Jay-Z’s Marcy Venture Partners has reportedly acquired a stake in spatial LABS (sLABS), a tech incubator founded by Iddris Sandu. Spatial LABS is a tech incubator with a focus on the metaverse and blockchain-based products, according to Billboard.
Sandu is a 24-year-old technologist and entrepreneur who developed algorithms for companies like Uber, Snapchat, Twitter, and Instagram.
According to Complex, Marcy Venture Partners and sLABS will delve into the intersection of tech, culture, and humanity. A press release sighted by Complex said Sandu will first launch LNQ, a “blockchain-enabled hardwire platform that “aims to make the metaverse more accessible and provide creators with decentralized tools to engage with their communities through LNQ’s proprietary, real-time processing stack.”
Jay-Z joins a tall list of celebrities that the Southern California-raised has worked with. In 2017, Sandu helped hip-hop artist/entrepreneur Nipsey Hussle set up his Marathon Clothing store. Known as the world’s first “smart store”, Marathon Clothing allows customers to download exclusive music and other content through an app.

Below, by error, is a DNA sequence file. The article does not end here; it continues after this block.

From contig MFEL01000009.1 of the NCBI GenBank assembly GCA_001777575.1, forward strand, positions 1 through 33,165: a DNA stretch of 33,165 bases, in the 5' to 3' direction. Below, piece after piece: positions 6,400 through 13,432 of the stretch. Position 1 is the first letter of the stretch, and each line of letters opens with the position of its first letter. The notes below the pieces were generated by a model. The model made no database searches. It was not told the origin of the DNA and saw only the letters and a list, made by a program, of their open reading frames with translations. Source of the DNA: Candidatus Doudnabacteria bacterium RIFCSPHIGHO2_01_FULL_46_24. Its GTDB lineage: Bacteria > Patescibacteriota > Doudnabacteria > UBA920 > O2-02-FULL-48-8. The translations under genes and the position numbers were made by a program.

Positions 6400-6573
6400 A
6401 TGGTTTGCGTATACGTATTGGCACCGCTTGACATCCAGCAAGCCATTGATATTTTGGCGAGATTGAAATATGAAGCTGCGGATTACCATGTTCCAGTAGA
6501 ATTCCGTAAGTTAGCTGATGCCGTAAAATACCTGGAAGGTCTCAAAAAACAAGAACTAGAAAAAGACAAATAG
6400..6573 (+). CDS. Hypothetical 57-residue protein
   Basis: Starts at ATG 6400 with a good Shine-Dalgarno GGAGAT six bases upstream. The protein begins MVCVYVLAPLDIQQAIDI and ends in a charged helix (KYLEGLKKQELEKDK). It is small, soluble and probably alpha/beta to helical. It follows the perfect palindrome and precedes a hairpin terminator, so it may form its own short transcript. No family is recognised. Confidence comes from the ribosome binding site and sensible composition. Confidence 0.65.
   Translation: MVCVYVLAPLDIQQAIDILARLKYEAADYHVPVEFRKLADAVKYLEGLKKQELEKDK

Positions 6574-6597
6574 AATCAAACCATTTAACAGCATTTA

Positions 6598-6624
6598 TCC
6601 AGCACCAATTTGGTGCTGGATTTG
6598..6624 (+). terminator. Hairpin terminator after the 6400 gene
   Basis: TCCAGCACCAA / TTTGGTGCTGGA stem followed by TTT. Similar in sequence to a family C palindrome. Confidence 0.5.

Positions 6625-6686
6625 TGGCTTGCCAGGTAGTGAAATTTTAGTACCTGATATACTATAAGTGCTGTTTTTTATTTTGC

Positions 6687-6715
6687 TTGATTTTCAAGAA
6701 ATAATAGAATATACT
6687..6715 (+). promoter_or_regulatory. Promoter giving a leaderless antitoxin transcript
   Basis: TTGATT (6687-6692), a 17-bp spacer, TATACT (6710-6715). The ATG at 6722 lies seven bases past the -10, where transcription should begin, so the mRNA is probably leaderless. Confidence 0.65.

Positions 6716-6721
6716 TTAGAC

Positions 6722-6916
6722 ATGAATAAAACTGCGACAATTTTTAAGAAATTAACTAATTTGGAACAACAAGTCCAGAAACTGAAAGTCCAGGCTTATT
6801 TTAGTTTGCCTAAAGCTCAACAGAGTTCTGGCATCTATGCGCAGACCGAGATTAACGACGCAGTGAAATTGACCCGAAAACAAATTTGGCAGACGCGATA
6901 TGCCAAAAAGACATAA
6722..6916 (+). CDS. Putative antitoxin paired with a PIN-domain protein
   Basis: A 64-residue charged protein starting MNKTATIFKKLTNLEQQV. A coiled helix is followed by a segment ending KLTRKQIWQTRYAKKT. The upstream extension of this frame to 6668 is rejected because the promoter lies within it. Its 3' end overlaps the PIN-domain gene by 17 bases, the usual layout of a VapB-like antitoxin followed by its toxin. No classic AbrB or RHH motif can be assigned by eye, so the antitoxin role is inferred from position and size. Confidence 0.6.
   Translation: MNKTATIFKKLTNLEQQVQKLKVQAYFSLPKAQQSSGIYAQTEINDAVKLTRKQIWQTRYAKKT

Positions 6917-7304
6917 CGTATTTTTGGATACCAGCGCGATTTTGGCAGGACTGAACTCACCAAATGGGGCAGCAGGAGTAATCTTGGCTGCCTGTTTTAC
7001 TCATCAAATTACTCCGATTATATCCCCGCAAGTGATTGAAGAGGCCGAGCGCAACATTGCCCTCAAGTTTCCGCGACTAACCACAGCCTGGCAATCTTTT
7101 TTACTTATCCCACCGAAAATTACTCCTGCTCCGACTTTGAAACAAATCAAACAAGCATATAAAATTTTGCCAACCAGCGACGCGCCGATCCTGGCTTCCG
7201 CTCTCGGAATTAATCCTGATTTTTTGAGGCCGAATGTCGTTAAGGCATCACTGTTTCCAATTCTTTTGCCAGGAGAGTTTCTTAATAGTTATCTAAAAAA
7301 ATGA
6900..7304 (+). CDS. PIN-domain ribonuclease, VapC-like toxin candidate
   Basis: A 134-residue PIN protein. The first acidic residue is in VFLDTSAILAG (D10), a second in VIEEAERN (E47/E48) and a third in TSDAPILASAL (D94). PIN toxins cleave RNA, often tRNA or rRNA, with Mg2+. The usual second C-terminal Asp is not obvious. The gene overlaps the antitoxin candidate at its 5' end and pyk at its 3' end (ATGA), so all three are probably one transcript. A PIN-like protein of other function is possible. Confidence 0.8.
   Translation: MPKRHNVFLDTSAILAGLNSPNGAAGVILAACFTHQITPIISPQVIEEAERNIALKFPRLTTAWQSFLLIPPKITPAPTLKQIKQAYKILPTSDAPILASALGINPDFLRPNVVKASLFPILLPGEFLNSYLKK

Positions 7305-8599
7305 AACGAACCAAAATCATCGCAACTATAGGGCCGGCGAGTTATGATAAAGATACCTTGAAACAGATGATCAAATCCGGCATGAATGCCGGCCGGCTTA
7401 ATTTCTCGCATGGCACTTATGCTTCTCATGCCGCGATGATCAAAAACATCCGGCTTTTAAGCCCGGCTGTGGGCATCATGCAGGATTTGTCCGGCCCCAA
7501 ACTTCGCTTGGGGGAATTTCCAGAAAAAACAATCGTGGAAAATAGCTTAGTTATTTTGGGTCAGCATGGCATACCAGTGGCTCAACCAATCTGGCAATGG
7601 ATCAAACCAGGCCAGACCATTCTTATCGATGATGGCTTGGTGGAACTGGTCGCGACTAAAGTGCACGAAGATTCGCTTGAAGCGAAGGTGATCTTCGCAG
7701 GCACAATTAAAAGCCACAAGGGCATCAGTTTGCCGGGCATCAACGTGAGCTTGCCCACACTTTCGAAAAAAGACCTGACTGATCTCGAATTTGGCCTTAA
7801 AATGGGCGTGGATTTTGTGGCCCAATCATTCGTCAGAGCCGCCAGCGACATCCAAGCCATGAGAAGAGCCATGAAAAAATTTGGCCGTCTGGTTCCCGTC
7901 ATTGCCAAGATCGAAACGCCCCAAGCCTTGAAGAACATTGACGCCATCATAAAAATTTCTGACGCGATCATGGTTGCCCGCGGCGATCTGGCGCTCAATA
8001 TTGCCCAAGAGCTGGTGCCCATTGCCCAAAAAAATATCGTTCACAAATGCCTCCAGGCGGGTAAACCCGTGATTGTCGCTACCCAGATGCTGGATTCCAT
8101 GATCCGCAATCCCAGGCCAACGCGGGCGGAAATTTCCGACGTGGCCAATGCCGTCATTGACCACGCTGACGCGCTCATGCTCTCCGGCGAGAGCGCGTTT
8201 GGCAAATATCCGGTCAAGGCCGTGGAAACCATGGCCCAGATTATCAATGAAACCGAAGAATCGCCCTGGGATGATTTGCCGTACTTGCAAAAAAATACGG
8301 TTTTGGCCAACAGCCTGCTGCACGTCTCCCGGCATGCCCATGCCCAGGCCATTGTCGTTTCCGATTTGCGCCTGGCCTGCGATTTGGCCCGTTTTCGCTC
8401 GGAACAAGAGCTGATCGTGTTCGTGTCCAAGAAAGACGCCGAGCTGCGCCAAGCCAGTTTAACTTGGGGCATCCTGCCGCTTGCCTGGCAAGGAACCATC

The store leverages Sandu’s tech and design background and Hussle’s cultural influences, sparking the interests of many journalists as well as hip hop and cultural icons like Russell Westbrook, Vegas Jones of Roc Nation, among others.
Sandu has also served as a technical consultant for Kanye West and partnered with Jaden Smith. His work is recognized by many macro influencers including the likes of Mayor Eric Garcetti and Barack Obama.
He has also worked with Beyoncé’s Ivy Park and Rihanna’s Fenty line.
“Iddris has a conscious world view and a youth centric vision that is innovative and refreshing to witness,” Jay-Z said in a statement. “We share similar parallels in how we imagine impacting people in our lifetime. Partnering with him on this journey and others is very exciting.”
Sandu shot to fame when he developed a mobile software that would later gain the attention of former U.S. president Obama and land him at the White House, where he received the honorary presidential scholar award when he was in high school.
The software engineer considers himself a “cultural architect” and said he aims to “level the playing field” between Silicon Valley and young communities of color.
Born and raised in Harbor City, California with parents from Ghana, Sandu would never forget a harrowing experience he had when he was eight – his father had wanted to take him on a trip to Ghana.
“But on the fourth day of the trip, he abandoned me in this village, took my passport and came back to the States,” Sandu told Oxford University’s Music and Style Magzine, adding that he was abandoned for almost nine months before getting into contact with an NGO which helped him travel back home.
He got back to the U.S. when the first-ever iPhone was unveiled, and this started his journey into the tech world.